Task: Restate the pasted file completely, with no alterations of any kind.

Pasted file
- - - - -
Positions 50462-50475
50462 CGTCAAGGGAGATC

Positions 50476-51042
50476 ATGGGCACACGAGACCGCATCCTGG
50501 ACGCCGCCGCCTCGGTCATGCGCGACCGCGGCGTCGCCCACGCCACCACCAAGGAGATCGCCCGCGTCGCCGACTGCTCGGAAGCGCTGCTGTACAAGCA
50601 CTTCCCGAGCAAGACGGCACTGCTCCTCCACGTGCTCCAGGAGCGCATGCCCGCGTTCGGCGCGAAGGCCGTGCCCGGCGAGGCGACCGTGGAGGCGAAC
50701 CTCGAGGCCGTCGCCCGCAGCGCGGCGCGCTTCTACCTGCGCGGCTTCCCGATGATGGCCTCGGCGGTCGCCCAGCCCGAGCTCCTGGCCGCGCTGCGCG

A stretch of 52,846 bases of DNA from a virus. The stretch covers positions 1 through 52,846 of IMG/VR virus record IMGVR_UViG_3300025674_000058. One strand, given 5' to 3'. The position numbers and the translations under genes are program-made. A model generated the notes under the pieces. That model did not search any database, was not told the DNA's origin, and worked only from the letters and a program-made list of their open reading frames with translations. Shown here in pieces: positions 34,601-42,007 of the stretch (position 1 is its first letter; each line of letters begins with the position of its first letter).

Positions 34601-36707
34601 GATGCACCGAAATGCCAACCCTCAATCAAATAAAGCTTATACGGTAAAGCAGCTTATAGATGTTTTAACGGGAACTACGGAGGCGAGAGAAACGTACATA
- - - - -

Positions 50462-50475
50462 CGTCAAGGGAGATC

Positions 50476-51042
50476 ATGGGCACACGAGACCGCATCCTGG
50501 ACGCCGCCGCCTCGGTCATGCGCGACCGCGGCGTCGCCCACGCCACCACCAAGGAGATCGCCCGCGTCGCCGACTGCTCGGAAGCGCTGCTGTACAAGCA
50601 CTTCCCGAGCAAGACGGCACTGCTCCTCCACGTGCTCCAGGAGCGCATGCCCGCGTTCGGCGCGAAGGCCGTGCCCGGCGAGGCGACCGTGGAGGCGAAC
50701 CTCGAGGCCGTCGCCCGCAGCGCGGCGCGCTTCTACCTGCGCGGCTTCCCGATGATGGCCTCGGCGGTCGCCCAGCCCGAGCTCCTGGCCGCGCTGCGCG

A stretch of 52,846 bases of DNA from a virus. The stretch covers positions 1 through 52,846 of IMG/VR virus record IMGVR_UViG_3300025674_000058. One strand, given 5' to 3'. The position numbers and the translations under genes are program-made. A model generated the notes under the pieces. That model did not search any database, was not told the DNA's origin, and worked only from the letters and a program-made list of their open reading frames with translations. Shown here in pieces: positions 34,601-42,007 of the stretch (position 1 is its first letter; each line of letters begins with the position of its first letter).

Positions 34601-36707
34601 GATGCACCGAAATGCCAACCCTCAATCAAATAAAGCTTATACGGTAAAGCAGCTTATAGATGTTTTAACGGGAACTACGGAGGCGAGAGAAACGTACATA